The Laplace Transform

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The Laplace transform has a number of specific properties which can be concluded directly from its definition. The most important ones in the context of signals and systems are reviewed in the following.


The Laplace transform is a linear operation, as can be concluded straightforwardly from its definition, . For two signals $x_1(t)$ and $x_2(t)$ with Laplace transforms $X_1(s) = \mathcal{L} \{ x_1(t) \}$ and $X_2(s) = \mathcal{L} \{ x_2(t) \}$ the following holds

\begin{equation} \mathcal{L} \{ A \cdot x_1(t) + B \cdot x_2(t) \} = A \cdot X_1(s) + B \cdot X_2(s) \end{equation}

with $A, B \in \mathbb{C}$. The region of convergence (ROC) of the superposition $A x_1(t) + B x_2(t)$ is as least as large as the intersection of the ROCs of $x_1(t)$ and $x_2(t)$

\begin{equation} \text{ROC} \{ A \cdot x_1(t) + B \cdot x_2(t) \} \supseteq \text{ROC} \{ x_1(t) \} \cap \text{ROC} \{ x_2(t) \} \end{equation}

The Laplace transform of a weighted superposition of signals is equal to the weighted superposition of the individual Laplace transforms. This property is useful to derive the Laplace transform of signals that can be expressed as superposition of other signals for which the Laplace transforms are known or can be calculated easier.

Transformation of the cosine and sine signal

The Laplace transform of the causal cosine $\epsilon(t) \cdot \cos(\omega_0 t)$ and sine $\epsilon(t) \cdot \sin(\omega_0 t)$ signal is derived by expressing the cosine/sine as harmonic exponential signals using Euler's formula

\begin{align} \cos(\omega_0 t) &= \frac{1}{2} \left( e^{j \omega_0 t} + e^{-j \omega_0 t} \right) \\ \sin(\omega_0 t) &= \frac{1}{2j} \left( e^{j \omega_0 t} - e^{-j \omega_0 t} \right) \end{align}

The Laplace transform of the causal complex exponential signal reads

\begin{equation} \mathcal{L} \{ \epsilon(t) \cdot e^{-s_0 t} \} = \frac{1}{s + s_0} \qquad \text{for } \Re \{ s \} > \Re \{ - s_0 \} \end{equation}

Using the linearity of the Laplace transform yields

\begin{equation} \mathcal{L} \{ \epsilon(t) \cdot \cos(\omega_0 t) \} = \frac{1}{2} \left( \frac{1}{s - j \omega_0} + \frac{1}{s + j \omega_0} \right) = \frac{s}{s^2 + \omega_0^2} \qquad \text{for } \Re \{ s \} > 0 \end{equation}


\begin{equation} \mathcal{L} \{ \epsilon(t) \cdot \sin(\omega_0 t) \} = \frac{1}{2j} \left( \frac{1}{s - j \omega_0} - \frac{1}{s + j \omega_0} \right) = \frac{\omega_0}{s^2 + \omega_0^2} \qquad \text{for } \Re \{ s \} > 0 \end{equation}

Example - Computational transformation of the cosine signal

The Laplace transform of the causal cosine signal is calculated in Sympy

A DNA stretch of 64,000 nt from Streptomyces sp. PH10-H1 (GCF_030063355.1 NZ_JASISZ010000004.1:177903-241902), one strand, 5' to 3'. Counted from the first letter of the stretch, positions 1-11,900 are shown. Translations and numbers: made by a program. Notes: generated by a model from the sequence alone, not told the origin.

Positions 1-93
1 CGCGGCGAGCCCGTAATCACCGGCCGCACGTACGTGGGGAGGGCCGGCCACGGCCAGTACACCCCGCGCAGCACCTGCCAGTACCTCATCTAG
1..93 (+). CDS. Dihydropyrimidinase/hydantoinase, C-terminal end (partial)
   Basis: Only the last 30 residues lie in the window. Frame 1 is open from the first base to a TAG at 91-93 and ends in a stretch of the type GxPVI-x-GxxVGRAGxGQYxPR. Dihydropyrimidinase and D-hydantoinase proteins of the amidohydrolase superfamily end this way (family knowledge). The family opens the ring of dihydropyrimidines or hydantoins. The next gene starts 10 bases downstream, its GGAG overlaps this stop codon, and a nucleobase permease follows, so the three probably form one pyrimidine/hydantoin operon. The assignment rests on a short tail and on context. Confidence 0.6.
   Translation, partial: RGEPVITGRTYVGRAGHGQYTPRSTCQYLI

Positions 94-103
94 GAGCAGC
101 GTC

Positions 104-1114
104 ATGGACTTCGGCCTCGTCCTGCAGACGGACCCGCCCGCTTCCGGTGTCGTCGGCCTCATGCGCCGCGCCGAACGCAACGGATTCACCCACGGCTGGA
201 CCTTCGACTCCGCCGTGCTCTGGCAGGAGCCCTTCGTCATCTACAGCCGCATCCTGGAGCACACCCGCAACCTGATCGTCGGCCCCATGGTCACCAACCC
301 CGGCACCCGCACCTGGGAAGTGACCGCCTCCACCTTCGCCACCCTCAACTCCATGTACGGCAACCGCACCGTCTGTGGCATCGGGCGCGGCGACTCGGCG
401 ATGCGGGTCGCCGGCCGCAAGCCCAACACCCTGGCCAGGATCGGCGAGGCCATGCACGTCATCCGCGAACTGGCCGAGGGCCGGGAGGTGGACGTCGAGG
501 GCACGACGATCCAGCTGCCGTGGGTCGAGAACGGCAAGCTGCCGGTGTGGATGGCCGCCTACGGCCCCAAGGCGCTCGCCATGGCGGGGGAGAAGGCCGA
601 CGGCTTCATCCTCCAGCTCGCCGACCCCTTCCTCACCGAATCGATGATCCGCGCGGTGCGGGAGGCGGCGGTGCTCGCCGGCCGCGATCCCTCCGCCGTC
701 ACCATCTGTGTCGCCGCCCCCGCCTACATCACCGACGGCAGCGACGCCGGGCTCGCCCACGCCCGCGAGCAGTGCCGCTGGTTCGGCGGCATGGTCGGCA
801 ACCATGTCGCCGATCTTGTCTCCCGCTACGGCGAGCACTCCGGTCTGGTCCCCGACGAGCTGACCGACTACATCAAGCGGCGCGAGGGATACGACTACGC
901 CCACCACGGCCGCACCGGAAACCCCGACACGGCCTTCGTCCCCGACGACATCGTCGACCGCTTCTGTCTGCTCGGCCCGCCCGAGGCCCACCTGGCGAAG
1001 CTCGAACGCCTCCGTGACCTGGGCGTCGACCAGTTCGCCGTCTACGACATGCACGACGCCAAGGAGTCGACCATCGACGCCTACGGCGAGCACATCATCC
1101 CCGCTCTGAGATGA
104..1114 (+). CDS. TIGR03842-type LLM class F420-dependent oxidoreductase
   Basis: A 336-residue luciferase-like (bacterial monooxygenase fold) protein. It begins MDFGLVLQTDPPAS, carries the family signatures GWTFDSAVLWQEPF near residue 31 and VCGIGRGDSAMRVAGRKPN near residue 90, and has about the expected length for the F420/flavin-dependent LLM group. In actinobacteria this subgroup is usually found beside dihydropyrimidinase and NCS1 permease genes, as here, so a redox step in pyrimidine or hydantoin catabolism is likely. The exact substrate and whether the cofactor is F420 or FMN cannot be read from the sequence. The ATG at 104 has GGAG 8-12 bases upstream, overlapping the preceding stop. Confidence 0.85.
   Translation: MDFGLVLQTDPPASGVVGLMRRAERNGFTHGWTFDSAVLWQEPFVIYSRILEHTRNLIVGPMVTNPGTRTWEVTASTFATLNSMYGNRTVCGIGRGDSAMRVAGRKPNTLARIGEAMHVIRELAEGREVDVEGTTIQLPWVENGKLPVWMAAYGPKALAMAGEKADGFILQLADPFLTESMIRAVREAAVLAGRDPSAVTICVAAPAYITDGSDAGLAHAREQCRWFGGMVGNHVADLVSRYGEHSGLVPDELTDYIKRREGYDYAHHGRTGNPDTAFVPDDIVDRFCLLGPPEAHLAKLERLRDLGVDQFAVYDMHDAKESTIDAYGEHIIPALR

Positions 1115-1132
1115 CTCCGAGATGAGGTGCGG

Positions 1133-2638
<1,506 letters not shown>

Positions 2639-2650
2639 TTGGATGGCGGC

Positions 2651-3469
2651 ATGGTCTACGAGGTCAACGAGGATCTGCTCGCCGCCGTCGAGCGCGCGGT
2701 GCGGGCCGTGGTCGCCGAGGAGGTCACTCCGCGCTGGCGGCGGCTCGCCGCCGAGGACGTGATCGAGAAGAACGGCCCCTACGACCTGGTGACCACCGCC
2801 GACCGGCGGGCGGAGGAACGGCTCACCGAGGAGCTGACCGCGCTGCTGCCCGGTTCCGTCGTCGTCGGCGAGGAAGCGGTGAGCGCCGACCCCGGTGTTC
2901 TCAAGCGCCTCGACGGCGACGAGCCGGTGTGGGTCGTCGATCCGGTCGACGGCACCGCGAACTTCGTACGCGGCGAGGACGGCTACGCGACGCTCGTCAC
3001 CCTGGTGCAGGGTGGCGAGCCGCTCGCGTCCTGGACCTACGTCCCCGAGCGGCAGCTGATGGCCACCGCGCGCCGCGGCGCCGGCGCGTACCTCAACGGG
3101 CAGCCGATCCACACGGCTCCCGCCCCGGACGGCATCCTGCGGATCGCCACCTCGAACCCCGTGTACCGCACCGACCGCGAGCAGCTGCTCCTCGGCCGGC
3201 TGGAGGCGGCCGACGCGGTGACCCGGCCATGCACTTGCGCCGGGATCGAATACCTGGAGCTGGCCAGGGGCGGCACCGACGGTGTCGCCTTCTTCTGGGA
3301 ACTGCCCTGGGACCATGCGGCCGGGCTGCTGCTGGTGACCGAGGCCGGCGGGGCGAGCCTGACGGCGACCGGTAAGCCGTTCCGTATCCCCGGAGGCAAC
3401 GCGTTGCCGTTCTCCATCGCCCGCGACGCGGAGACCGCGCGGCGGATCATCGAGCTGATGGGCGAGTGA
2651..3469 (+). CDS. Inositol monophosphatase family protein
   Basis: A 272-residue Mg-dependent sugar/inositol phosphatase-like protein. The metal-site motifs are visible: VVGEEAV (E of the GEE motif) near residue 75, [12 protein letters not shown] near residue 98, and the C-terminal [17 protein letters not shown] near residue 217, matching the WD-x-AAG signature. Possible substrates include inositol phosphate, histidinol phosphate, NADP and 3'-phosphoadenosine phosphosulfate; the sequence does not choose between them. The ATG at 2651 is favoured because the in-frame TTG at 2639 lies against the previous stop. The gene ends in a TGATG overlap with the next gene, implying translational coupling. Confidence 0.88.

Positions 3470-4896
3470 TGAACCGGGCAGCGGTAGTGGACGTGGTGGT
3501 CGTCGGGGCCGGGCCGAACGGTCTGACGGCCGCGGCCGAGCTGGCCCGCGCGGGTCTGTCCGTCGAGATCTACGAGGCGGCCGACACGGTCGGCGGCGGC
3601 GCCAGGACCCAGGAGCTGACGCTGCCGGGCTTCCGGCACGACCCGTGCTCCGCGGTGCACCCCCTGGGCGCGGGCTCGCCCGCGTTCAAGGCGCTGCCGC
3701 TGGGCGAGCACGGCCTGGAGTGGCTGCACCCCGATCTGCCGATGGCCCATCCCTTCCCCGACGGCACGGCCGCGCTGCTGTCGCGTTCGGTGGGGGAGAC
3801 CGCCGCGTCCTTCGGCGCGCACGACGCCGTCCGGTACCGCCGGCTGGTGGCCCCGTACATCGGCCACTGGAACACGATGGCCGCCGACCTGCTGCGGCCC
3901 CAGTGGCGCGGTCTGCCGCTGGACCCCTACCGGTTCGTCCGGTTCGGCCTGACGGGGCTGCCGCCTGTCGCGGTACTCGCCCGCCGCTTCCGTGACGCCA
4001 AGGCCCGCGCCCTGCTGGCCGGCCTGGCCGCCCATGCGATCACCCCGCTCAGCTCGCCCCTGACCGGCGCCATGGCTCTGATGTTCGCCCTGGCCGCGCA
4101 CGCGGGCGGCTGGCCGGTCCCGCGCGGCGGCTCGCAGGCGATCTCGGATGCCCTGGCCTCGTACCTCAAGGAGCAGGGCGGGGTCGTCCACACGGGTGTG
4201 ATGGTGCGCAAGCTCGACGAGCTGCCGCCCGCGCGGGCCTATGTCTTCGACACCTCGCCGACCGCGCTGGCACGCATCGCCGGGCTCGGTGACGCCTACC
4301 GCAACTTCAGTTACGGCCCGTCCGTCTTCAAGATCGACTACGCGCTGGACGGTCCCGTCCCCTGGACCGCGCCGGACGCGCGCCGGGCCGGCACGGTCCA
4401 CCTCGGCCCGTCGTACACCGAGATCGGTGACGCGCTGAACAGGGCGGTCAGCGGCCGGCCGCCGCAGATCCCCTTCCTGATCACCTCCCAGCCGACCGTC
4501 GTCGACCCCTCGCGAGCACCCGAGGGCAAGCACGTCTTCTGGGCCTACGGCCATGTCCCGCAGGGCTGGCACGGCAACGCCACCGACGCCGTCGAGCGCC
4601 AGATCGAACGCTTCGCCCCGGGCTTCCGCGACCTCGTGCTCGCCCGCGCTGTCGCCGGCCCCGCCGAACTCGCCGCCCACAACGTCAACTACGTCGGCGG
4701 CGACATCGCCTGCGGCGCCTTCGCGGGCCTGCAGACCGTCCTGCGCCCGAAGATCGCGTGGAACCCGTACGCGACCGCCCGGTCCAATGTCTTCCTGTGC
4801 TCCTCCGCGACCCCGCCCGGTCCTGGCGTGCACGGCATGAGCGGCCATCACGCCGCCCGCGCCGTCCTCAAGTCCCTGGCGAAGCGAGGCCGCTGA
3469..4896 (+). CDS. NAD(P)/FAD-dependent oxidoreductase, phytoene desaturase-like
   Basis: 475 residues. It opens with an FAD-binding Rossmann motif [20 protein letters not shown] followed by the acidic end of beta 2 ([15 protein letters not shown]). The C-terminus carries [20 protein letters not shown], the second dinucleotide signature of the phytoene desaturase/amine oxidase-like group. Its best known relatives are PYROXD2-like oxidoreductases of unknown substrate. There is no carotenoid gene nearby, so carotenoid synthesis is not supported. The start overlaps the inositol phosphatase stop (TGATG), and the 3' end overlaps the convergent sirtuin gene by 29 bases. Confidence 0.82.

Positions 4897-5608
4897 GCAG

In [1]:
import sympy as sym

t, w0 = sym.symbols('t omega0', real=True)
s = sym.symbols('s', complex=True)

x = sym.sin(w0*t)
X, a, cond = sym.laplace_transform(x, t, s)
X, a, cond
$\displaystyle \left( \frac{\omega_{0}}{\omega_{0}^{2} + s^{2}}, \ 0, \ 2 \left|{\arg{\left(\omega_{0} \right)}}\right| = 0\right)$


  • Determine the zeros and poles of the Laplace transform $\mathcal{L} \{ \epsilon(t) \cdot \sin(\omega_0 t) \}$ by manual calculus and by extending above example. What specific symmetries do the zeros and poles show in the $s$-plane?

Symmetry for Real-Valued Signals

The Laplace transform of the complex conjugate $x^*(t)$ of a signal $x(t)$ is given as

\begin{equation} \mathcal{L} \{ x^*(t) \} = \int_{-\infty}^{\infty} x^*(t) \, e^{-s t} dt = \left( \int_{-\infty}^{\infty} x(t) \, e^{-s^* t} dt \right)^* = X^*(s^*) \end{equation}

where $X(s) = \mathcal{L} \{ x(t) \}$. The ROC for $x^*(t)$ is equal to the ROC for $x(t)$. Above result is used to derive the Laplace transform of the real part of the signal $x(t)$

\begin{equation} \mathcal{L} \left\{ \Re \{ x(t) \} \right\} = \mathcal{L} \left\{ \frac{1}{2} [ x(t) + x^*(t) ] \right\} = \frac{1}{2} \left[ X(s) + X^*(s^*) \right] \end{equation}

and imaginary part

\begin{equation} \mathcal{L} \left\{ \Im \{ x(t) \} \right\} = \mathcal{L} \left\{ \frac{1}{2j} [ x(t) - x^*(t) ] \right\} = \frac{1}{2j} \left[ X(s) - X^*(s^*) \right] \end{equation}

For a real-valued signal $x(t) \in \mathbb{R}$ with $\Im \{ x(t) \} = 0$ it follows that

\begin{equation} X(s) = X^*(s^*) \end{equation}

It can be concluded, that the Laplace transform of a real valued signal shows complex conjugate symmetry. The real/imaginary part of the Laplace transform show even/odd symmetry

\begin{align} \Re \{ X(s) \} &= \Re \{ X(-s) \} \\ \Im \{ X(s) \} &= - \Im \{ X(-s) \} \end{align}

respectively and accordingly its magnitude/phase show also even/odd symmetry

\begin{align} |X(s)| &= |X(-s)| \\ \varphi(s) &= - \varphi(-s) \end{align}

where $\varphi(s) = \arg \{ H(s) \}$.

The poles and zeros of a Laplace transform which can be expressed as a rational function in $s$

\begin{equation} X(s) = \frac{\sum_{m=0}^{M} \beta_m s^m}{\sum_{n=0}^{N} \alpha_n s^n} = K \cdot \frac{\prod_{\mu=0}^{Q} (s - s_{0 \mu})}{\prod_{\nu=0}^{P} (s - s_{\infty \nu})} \end{equation}

with $Q=M-1$ and $P=N-1$ show also specific symmetries. From the specific symmetry $X(s) = X^*(s^*)$ of the Laplace transform of a real-valued signal $x(t) \in \mathbb{R}$, it can be concluded that the coefficients $\alpha_n, \beta_m$ of the numerator and denominator are real-valued. The complex conjugate root theorem states that the roots of a polynomial with real valued coefficients are either real-valued or complex conjugate pairs. Hence, the zeros and poles of the Laplace transform $X(s)$ of a real-valued signal $x(t)$ are either real-valued or constitute complex conjugate pairs.


This notebook is provided as Open Educational Resource. Feel free to use the notebook for your own purposes. The text is licensed under Creative Commons Attribution 4.0, the code of the IPython examples under the MIT license. Please attribute the work as follows: Sascha Spors, Continuous- and Discrete-Time Signals and Systems - Theory and Computational Examples.